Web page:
Principles of Risk Management Research Paper Starter

Principles of Risk Management

This article focuses on the principles of risk management and the current day application of them. The first step is to identify risks; potential and realistic ones. The next step is to prevent or manage the risks. Three common risks are information technology, weather and business ethics. Information technology risks relate specifically to online data theft issues, identity theft and computer viruses. Weather concerns involve all forms of precipitation that can affect businesses like, too much rain, too little rain and not enough snow. This is very impactful to the agricultural, vacation/resort and restaurant business market. All businesses would be adversely impacted due to catastrophic weather that could destroy large geographical areas like Hurricane Katrina did (Louisiana, Mississippi and Alabama). Company leadership entails business ethics and the problems that arise due to the lack of them in the workplace. The banking industry is an example of an industry that is greatly impacted by the risks mentioned in this article because of the great financial impact brought on by the use of technology and the unpredictability of weather. Due to these reasons, it is quite obvious of the need to assess risk in all business industries.

Keywords Banking Industry; Business Ethics; Company Leaders; Cyber-risk Management Insurance; D&O Liability Insurance; Ethics; Hurricane Katrina; Information Technology; Internet; Principles of Risk Management; Rain Hedges; Risk Management; Temperature Risks; Weather; Weather Derivatives


Principles of risk management are needed even more today than ever before. In the past, many organizations either ignored the risks altogether or simply lived through the unfortunate consequences caused by them. In many cases, these organizations didn't have anyone dedicated to look at or out for potential risks that could adversely impact the company. It was, for lack of a better word, an afterthought. This apathetic way of conducting business, in turn, has caused many companies to go bankrupt and some to permanently close their business doors. Therefore, a closer look at the topic of risk management is essential.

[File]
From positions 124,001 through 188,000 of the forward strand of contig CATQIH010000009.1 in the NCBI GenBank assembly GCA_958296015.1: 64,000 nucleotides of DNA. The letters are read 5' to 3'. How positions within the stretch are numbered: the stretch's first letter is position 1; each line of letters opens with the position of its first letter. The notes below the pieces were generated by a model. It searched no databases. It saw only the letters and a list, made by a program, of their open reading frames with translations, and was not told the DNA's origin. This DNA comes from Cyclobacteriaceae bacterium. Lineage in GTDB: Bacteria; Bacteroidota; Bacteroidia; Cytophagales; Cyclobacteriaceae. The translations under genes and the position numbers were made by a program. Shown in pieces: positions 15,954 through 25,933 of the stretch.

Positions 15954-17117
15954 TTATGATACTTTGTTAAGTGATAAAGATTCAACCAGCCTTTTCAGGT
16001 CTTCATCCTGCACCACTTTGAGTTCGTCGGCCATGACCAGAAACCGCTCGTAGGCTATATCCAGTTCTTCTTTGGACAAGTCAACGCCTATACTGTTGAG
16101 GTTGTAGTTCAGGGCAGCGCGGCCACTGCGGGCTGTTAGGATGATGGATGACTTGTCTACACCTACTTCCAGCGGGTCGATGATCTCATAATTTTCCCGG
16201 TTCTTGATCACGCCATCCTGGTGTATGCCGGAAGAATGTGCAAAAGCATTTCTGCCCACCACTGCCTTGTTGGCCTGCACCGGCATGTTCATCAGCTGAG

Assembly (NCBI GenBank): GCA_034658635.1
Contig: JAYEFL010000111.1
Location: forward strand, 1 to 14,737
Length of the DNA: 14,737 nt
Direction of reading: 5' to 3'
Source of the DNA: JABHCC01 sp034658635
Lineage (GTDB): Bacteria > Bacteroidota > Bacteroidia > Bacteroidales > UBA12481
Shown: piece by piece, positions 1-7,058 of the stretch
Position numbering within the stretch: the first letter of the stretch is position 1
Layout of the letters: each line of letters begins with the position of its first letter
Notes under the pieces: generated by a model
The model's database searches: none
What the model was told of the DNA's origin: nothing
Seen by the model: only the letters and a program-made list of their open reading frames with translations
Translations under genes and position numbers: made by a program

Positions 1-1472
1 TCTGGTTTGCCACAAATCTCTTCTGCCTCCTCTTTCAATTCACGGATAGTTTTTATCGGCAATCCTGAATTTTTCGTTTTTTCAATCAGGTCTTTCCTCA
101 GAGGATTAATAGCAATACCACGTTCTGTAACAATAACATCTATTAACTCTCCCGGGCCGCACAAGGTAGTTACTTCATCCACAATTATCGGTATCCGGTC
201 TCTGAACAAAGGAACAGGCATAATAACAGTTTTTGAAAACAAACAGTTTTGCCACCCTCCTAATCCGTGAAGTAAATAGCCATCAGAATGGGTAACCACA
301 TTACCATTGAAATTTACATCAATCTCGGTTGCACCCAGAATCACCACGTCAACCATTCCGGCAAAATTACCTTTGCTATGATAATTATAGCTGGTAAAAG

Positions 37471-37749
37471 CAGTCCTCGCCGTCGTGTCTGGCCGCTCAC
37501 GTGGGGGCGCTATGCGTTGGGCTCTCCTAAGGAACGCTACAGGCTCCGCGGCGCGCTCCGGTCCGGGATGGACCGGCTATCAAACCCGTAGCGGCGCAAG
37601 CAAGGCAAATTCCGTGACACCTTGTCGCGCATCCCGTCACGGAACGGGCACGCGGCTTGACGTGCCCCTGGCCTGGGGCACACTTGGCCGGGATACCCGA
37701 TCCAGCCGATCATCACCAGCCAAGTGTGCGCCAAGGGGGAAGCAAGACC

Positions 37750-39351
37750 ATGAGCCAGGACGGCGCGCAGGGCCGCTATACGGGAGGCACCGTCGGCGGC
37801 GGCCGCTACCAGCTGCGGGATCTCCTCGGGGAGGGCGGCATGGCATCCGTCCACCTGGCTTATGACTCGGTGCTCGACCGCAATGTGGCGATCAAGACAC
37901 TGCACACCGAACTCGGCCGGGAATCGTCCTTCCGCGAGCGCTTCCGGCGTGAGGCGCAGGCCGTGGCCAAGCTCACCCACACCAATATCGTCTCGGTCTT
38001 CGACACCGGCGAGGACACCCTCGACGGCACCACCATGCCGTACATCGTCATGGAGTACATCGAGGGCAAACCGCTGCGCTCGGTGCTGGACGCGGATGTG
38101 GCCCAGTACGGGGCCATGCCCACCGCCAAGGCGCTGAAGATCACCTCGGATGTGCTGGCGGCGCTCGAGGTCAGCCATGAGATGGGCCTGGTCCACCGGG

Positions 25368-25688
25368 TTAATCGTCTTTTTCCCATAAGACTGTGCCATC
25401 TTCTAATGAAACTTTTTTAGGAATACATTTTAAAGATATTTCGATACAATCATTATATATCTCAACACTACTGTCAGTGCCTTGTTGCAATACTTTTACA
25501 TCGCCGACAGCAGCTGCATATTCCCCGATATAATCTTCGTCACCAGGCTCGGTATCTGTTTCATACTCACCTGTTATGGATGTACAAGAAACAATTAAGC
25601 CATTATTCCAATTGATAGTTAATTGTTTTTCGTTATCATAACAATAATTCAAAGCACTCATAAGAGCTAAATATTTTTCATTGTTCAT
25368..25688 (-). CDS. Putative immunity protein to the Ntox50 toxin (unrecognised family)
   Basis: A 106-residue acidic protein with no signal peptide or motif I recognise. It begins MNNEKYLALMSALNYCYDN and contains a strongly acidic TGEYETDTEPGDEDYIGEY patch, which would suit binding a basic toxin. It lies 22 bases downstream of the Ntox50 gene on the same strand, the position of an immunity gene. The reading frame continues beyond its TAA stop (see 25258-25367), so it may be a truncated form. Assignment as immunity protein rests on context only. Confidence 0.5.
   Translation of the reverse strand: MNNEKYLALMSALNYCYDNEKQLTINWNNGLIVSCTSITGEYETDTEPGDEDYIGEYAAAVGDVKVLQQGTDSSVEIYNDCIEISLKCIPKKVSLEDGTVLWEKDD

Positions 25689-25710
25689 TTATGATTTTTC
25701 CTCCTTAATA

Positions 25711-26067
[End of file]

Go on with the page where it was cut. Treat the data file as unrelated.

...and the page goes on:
Two Types of Risk

The process of identifying risk entails examining the likelihood of two types of risk: Potential risk and realistic risk. Regardless of the industry impacted, such an assessment is needed to not only identify risks, but to address them.

  • Potential Risks — these types of risks may or may not occur, but a plan must be put in place to stop or reduce the impact. Examples are: Stock market crashes, unusually high-levels of precipitation in a typically dry area, employees leaving the department or company and poor executive level decisions. These risks can come from internal and external forces as shown by the above mentioned examples.
  • Realistic Risks — these risks are based on known threats. Typically these threats are common for a specific industry or all industries. Examples are: loss of profits, legislative decisions, overseas regulations, information theft and computer viruses. Many times these risks come from external forces and can, as a result, cause quite a challenge to manage.


Now that the risk has been identified, steps must be taken to prevent or manage the risk. There are four main categories to consider. They are elimination, limitation, acceptance and transfer.

  • Elimination — This technique involves avoiding any and all activity that could create a risk. Therefore, a company may choose not to sell products and services in a certain geographical location due to historically inclimate weather. Another example would be a company choosing not to use the Internet as a means of selling their products and services due to concerns of information theft. The decision to eliminate an activity is one that comes with a great deal of consideration. Loss of profits and market capitalization could result from such a decision.
  • Limitation — This method entails the reduction of an actual exposure to a risk. A company or entity decides to limit the likelihood of suffering severe losses by taking precautionary steps to reduce risks. One example would be a company that chooses to sell a limited amount of products online to limit its exposure. Those products would most likely be high selling items and ones most commonly sold online. Another example is remote office locations put in place to reduce the impact of catastrophic losses of offices in areas where the weather could become volatile. Office daycares instituted to offset employee absenteeism due to childcare issues could impact work productivity and could prove helpful. Also, work safety programs implemented to educate employees on how to properly operate equipment to reduce employee injuries and/or deaths would be beneficial.